Internal audit vs external audit
What is the difference between an internal audit and the annual external audit?
The main external audit is a statutory requirement which checks that the University’s accounts present a true and fair view of the financial position and also as proof to HEFCE that the money is properly expended – the work is on an annual cycle and primarily involves the Finance Services teams, peaking at the October/ November period. External audits may also be required for other, specific, elements of our activity eg our compliance with US Federal requirements in the certification of student loan funding under the Federal Family Education Loan Programmes.
The University makes a number of returns to various bodies including HEFCE and NCTL (National College of Teaching and Learning) all of which can be subject to external audit.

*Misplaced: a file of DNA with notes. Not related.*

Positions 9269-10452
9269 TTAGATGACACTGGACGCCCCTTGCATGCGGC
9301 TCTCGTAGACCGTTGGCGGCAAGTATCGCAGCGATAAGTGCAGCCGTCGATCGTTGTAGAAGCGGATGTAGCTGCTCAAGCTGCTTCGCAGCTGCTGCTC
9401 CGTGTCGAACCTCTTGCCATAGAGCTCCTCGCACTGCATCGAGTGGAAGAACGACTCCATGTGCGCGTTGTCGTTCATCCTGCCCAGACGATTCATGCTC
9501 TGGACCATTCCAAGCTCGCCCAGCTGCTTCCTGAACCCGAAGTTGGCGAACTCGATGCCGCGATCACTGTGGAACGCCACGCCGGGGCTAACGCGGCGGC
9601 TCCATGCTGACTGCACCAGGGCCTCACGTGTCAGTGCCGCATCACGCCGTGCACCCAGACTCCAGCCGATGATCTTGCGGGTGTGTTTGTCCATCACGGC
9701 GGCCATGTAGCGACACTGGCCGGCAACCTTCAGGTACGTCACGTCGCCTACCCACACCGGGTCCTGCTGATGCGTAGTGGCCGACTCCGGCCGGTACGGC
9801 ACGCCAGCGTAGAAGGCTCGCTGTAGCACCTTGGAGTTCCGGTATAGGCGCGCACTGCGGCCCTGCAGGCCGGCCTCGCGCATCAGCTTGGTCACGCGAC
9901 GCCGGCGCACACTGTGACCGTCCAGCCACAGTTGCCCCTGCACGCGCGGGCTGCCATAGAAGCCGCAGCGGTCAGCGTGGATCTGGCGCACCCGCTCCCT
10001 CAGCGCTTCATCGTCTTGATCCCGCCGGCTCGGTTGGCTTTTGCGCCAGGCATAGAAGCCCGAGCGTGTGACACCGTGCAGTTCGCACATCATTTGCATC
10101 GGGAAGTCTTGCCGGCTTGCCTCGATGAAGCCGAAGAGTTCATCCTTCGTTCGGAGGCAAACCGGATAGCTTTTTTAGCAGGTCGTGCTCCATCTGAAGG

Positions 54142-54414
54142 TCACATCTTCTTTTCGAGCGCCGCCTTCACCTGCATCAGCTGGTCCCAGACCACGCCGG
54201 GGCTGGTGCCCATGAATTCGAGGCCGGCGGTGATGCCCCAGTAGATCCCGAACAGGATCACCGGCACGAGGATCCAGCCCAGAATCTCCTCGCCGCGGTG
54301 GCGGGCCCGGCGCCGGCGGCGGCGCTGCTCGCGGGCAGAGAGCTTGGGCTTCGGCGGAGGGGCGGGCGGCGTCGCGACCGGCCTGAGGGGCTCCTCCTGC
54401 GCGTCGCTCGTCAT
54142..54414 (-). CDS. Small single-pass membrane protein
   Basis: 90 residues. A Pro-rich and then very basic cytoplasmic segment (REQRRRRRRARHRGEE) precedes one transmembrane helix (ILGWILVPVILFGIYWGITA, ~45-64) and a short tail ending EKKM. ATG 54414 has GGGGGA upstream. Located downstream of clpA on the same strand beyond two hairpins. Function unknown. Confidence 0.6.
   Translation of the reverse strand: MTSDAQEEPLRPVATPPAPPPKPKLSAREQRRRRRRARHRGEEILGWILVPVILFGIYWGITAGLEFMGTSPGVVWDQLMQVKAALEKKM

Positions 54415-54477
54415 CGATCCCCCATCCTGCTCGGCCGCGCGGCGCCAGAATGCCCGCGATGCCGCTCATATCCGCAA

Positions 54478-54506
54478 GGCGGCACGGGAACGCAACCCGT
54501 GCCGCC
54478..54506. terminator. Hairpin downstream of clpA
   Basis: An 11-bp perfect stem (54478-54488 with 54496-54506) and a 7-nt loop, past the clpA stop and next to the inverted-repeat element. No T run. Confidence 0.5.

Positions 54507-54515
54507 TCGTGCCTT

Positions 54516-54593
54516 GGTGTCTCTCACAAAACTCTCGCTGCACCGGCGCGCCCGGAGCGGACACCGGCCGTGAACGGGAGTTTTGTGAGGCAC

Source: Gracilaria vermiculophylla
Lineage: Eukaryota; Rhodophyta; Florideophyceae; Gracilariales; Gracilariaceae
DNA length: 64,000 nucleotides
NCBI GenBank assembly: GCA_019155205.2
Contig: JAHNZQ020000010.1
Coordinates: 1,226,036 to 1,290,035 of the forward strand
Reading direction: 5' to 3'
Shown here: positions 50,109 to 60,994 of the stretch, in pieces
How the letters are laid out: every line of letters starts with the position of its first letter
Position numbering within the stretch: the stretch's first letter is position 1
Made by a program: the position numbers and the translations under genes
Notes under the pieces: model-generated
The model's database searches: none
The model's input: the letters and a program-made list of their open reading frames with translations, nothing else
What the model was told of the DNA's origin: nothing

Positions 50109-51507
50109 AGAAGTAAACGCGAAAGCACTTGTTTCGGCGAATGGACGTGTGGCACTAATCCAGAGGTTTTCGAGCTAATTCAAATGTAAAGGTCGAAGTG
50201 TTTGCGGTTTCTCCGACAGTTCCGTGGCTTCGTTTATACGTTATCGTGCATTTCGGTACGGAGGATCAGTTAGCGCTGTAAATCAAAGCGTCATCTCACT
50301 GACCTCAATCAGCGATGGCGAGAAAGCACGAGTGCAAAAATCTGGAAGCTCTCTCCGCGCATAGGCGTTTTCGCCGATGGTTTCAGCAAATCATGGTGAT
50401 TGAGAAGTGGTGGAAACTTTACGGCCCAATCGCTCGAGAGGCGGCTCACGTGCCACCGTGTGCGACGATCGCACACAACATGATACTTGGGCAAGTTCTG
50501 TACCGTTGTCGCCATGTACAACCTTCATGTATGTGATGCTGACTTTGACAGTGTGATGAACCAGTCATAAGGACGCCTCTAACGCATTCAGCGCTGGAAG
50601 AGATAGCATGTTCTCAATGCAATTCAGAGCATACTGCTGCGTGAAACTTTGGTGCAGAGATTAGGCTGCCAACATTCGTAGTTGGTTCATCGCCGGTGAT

To be effective, Internal Audit must be distinct from, and independent of the Institution’s External Audit provision.
The Internal Auditors report to the University’s Council through the Audit Committee, on the systems of governance, risk management, internal control, value for money and the extent to which strategic initiatives are attaining their goals across the University, although this does not extend to the academic process. This means the scope of the work is much wider than External Audit and covers a number of non-financial areas used within the University, with multiple audits in any one year, involving a range of areas of the University’s operations. Internal Audit is not, however, a substitute for good management – this responsibility rests fully with the senior management of the University.